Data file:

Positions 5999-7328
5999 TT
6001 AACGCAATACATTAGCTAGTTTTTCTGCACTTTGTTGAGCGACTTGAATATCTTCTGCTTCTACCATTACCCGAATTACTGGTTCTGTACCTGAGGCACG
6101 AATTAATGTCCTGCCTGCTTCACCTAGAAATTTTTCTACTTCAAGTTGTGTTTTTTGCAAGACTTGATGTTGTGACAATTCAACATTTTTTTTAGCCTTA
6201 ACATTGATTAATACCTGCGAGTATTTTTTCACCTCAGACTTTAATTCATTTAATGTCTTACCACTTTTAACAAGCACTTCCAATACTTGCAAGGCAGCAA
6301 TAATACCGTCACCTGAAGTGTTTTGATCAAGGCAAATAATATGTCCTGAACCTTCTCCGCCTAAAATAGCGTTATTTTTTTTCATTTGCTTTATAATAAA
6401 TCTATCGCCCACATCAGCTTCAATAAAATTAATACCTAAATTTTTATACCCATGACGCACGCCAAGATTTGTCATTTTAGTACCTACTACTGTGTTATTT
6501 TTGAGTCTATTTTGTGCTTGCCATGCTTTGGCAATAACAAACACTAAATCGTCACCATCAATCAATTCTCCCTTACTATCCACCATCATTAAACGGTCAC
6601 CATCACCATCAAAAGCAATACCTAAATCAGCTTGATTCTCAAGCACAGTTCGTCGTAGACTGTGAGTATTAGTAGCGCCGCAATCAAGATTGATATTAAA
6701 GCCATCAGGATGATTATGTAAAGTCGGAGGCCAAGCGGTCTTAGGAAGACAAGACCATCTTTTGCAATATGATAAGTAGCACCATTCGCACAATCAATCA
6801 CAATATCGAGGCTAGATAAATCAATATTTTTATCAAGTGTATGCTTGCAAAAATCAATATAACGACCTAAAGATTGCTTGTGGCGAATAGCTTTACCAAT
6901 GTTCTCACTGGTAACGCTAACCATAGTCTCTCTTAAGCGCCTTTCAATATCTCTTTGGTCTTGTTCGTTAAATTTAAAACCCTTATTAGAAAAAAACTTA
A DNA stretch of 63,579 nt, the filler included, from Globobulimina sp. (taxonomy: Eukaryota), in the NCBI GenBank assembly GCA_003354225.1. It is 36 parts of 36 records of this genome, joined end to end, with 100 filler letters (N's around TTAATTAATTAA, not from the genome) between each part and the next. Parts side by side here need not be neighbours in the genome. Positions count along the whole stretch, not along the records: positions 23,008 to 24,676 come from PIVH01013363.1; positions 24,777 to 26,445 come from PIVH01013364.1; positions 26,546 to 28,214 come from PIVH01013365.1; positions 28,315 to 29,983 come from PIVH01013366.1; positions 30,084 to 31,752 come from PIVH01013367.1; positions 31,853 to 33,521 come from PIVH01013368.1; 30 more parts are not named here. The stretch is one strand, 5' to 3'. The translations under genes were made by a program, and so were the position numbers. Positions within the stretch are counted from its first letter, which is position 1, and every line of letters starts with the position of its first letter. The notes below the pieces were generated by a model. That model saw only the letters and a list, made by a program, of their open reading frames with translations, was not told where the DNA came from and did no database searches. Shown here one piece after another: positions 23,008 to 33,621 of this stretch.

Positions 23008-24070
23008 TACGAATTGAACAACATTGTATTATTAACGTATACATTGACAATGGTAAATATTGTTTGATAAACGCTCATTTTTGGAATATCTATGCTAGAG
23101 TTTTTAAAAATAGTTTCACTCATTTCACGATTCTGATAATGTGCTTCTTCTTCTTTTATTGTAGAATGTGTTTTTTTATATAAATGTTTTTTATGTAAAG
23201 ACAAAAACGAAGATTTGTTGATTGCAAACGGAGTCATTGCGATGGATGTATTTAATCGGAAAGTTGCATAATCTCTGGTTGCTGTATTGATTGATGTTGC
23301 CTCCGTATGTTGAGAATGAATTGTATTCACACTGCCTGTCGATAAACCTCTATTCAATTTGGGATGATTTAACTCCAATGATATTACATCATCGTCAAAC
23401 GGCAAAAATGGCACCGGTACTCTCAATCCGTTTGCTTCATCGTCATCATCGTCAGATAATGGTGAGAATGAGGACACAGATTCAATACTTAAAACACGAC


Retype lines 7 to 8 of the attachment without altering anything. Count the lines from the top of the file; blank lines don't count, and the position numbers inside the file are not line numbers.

6401 TCTATCGCCCACATCAGCTTCAATAAAATTAATACCTAAATTTTTATACCCATGACGCACGCCAAGATTTGTCATTTTAGTACCTACTACTGTGTTATTT
6501 TTGAGTCTATTTTGTGCTTGCCATGCTTTGGCAATAACAAACACTAAATCGTCACCATCAATCAATTCTCCCTTACTATCCACCATCATTAAACGGTCAC